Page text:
21: B.B. Buchanan

Department

Sociology

Program and Year of Study

PhD, 6th year

Pronouns

They/Them/Theirs

Previous degrees and colleges

BA Psychology with a minor in poverty studies, University of Notre Dame

Where did you grow up?

I was born in Cincinnati, Ohio; after that my family moved around quite a bit (I’m a military brat). We settled the longest in Indianapolis, Indiana so that’s where I claim.

Where do you live now?

Sacramento, CA – right downtown.

What's your favorite spot in Davis?

Let Them Eat Cake. I adore chocolate cake and historical references.

How do you relax?

I usually relax by reading afro-futurist sci-fi (shoutout to fellow Octavia Butler fans!). When I’m not doing that I’m probably getting dirty outside in my garden. 

What was the last book you read for pleasure?

It Can’t Happen Here by Sinclair Lewis. It’s a sort of alternative history, in which fascism rises to power in America during the period around World War Two. It seems oddly prescient nowadays in our current political and social climate.

What TV show are you currently binge-watching?

Chewing Gum. Have I seen it already? Yes. Will I rewatch it all, beginning to end again in a few months? Yes.

Research interests

My research examines how two categories which are seemingly at odds, that of homosexuality and fascism, are intertwined and pose unique problems for modernity and political sociological thought. By comparing Germany and the United States I am exploring how homonationalism intersects with whiteness and masculinity to encourage fascist participation among white gay men.

Dissertation title or topic

It’s still a little tentative, but my working title is “Finding Fascism at the End of the Rainbow.”

Please share a surprising or noteworthy fact or finding from your research

Although gay men were persecuted under Nazi Germany – many were sent to camps and targeted for extreme brutality – one of the major figures of the Nazi regime was a known homosexual. This prominent figure was Ernst Röhm, leader of the Nazi militia. How can these two historical facts coincide? One major factor was the intertwined nature of masculinity and nation. Masculine gay men were not vilified or sought out in the same way as feminine gay men were during this time period, something we don’t often hear about. 

Which professor or class inspired you to pursue graduate studies?

“Power, Identity, and Modern Society,” I believe was the name of the class. It was one of my first sociology classes, and Dr. Mary Ellen Konieczny put up with a very eager undergrad following her around all the time asking questions. It made me realize that the questions I had been asking myself, about how the world and society worked…they actually composed a whole discipline! That’s when they got me. 

Which scholarly text do you wish you had written? Why?

Frantz Fanon’s The Wretched of the Earth. Y’all. If I had done THAT. Fanon’s book pushes up against topics ranging from race, to colonialism and imperialism. It’s a truly foundational work, and it’s not just foundational for scholars but for anyone seeking to understand and revolutionize social relations.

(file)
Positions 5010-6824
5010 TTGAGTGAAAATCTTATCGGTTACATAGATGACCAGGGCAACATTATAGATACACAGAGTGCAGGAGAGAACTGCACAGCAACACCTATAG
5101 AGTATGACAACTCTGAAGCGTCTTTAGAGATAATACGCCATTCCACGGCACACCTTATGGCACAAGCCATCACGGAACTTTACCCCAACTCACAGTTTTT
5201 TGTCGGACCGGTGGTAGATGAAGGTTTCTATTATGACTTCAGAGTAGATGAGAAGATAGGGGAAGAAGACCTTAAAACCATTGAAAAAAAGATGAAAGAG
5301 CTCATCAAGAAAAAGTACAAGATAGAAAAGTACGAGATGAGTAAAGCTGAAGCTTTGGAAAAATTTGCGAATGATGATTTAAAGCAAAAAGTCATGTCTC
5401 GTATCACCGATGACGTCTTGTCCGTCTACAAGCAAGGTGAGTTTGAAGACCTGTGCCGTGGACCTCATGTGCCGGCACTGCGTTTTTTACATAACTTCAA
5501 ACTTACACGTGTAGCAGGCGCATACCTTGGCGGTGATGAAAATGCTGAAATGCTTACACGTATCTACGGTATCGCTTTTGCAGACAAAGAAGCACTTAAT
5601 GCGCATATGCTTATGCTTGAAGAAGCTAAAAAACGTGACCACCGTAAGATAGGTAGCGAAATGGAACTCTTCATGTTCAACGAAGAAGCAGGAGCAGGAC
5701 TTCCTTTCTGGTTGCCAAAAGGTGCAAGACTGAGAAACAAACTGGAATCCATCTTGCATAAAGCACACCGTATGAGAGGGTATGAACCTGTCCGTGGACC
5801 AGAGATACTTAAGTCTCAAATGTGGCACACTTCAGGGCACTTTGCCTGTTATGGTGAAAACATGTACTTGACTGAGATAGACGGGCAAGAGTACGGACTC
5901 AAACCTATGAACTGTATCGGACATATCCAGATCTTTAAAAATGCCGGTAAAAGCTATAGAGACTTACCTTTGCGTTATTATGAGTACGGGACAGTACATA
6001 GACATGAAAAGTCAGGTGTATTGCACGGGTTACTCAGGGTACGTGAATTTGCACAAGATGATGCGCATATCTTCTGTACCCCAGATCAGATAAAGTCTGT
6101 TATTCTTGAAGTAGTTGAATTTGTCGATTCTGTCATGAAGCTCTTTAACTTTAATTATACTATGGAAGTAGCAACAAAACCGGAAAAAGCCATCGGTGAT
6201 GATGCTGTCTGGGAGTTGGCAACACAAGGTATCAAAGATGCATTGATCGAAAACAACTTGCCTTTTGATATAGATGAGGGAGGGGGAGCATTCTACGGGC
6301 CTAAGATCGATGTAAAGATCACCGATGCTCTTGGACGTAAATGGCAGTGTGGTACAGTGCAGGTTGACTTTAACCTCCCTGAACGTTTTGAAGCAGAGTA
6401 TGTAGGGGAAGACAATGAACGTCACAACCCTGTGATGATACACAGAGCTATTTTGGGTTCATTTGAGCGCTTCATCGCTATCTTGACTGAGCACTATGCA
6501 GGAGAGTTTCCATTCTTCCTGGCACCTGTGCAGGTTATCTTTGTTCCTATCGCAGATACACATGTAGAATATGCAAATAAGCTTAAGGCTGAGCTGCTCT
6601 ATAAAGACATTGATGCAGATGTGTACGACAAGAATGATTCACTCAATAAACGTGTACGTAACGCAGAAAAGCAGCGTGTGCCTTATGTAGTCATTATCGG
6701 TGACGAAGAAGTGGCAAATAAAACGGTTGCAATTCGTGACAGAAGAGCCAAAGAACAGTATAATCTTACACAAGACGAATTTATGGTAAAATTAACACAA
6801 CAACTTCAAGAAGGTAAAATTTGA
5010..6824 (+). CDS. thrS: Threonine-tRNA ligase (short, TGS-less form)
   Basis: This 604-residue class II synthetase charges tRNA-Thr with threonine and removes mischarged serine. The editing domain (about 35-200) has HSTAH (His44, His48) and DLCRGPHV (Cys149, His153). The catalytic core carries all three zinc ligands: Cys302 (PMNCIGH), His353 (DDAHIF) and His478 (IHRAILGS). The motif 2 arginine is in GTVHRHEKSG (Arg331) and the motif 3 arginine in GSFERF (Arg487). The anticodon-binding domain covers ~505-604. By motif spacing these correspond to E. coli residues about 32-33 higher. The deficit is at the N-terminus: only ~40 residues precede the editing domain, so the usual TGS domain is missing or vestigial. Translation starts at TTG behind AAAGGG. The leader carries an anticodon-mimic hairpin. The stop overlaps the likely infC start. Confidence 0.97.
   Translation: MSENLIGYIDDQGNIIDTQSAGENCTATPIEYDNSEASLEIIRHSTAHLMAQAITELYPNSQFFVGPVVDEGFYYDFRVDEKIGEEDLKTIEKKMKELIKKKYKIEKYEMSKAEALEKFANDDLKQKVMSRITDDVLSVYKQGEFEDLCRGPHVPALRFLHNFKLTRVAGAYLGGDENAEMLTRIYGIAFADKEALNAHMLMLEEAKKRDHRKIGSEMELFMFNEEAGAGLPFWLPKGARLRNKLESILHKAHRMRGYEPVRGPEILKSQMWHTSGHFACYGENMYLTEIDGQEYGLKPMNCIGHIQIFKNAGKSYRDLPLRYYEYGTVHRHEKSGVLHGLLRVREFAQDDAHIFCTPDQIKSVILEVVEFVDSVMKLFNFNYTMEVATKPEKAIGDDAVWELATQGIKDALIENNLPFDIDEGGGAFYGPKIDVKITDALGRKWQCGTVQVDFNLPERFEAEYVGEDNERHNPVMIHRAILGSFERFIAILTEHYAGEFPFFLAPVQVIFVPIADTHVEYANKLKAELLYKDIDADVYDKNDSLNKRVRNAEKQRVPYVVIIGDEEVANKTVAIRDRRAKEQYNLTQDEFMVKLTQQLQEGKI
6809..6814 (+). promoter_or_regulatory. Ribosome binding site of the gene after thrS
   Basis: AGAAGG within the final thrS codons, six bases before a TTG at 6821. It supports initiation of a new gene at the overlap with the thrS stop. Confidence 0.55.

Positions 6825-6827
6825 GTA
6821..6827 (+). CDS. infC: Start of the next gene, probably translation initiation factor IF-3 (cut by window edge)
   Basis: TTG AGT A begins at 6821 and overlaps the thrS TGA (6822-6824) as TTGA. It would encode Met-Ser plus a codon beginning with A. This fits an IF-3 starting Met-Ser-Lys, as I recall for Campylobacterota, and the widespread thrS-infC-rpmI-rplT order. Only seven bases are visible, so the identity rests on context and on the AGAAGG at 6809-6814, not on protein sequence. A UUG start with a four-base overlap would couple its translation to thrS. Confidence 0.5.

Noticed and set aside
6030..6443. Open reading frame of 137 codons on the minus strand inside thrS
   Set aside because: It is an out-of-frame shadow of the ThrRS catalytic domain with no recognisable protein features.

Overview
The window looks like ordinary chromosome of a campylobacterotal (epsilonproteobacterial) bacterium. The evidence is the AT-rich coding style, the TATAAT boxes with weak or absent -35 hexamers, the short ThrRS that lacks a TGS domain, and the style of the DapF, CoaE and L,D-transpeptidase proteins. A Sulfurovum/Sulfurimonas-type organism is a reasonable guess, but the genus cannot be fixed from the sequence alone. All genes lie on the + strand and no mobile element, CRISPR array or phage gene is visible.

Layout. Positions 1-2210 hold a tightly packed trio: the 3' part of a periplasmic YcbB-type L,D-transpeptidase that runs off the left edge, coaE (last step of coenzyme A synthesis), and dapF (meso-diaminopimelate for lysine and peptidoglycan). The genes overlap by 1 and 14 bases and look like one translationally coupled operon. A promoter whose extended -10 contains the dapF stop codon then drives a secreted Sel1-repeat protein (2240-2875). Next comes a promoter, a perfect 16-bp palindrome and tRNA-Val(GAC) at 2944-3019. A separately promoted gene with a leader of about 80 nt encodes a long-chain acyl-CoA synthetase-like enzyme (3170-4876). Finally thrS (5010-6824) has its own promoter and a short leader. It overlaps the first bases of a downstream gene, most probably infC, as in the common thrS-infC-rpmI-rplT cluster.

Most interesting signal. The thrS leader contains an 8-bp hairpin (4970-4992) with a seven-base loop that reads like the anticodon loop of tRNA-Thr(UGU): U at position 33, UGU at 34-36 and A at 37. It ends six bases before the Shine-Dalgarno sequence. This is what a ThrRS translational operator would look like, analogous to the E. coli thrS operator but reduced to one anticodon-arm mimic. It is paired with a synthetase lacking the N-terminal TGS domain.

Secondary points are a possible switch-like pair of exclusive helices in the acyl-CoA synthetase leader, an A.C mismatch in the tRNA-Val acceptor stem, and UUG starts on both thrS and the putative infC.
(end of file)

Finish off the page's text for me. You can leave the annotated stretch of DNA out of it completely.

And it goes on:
Which other researchers at UC Davis are doing work that particularly interests you?

The work of Dr. Bruce Haynes in sociology, especially concerning Black Jews in his newest book, helps to shape my own research. Understanding how identity shifts, and the historical processes behind various contested racial projects makes his work at the top of the list of researchers I know. Dr. Elizabeth Freeman in the Department of English has also contributed major scholarship shaping my focus on queer relations and time – especially around questions of nation and sexuality.

What’s the best thing about being a grad student?

Being able to teach and do research. I’m an introvert at heart, so having time to step back and just immerse myself in books is amazing; but I also love to share what I know with others. Teaching is what makes research come alive, because it means leaving the ivory tower and explaining sometimes complex concepts in straightforward, practical ways.

What's the worst?

Unlike with a regular 9-to-5 job, the boundaries of what is work and what is not can be blurry. Work isn’t something I can leave at the office, cause those blue books have to be graded (or that book needs to be reviewed) even if it’s 1 a.m. and I’m at home.

If you weren't a grad student, what would you be doing?

I’d probably be an organizer. I’ve always enjoyed applying social research to the practical issues facing both labor and community organizations. Praxis, the combination of theory and practice, is what I’m all about!

Finally, please ask yourself a question

What is it like in higher education as a trans scholar of color?

It can be hard, especially since the number of trans or POC students is already so small. But one of the things it has done is position me to see the gaps in the institution; and recognize the struggle of my students at various margins. It’s made me a better educator, and a better scholar.

 

—September 2017

 

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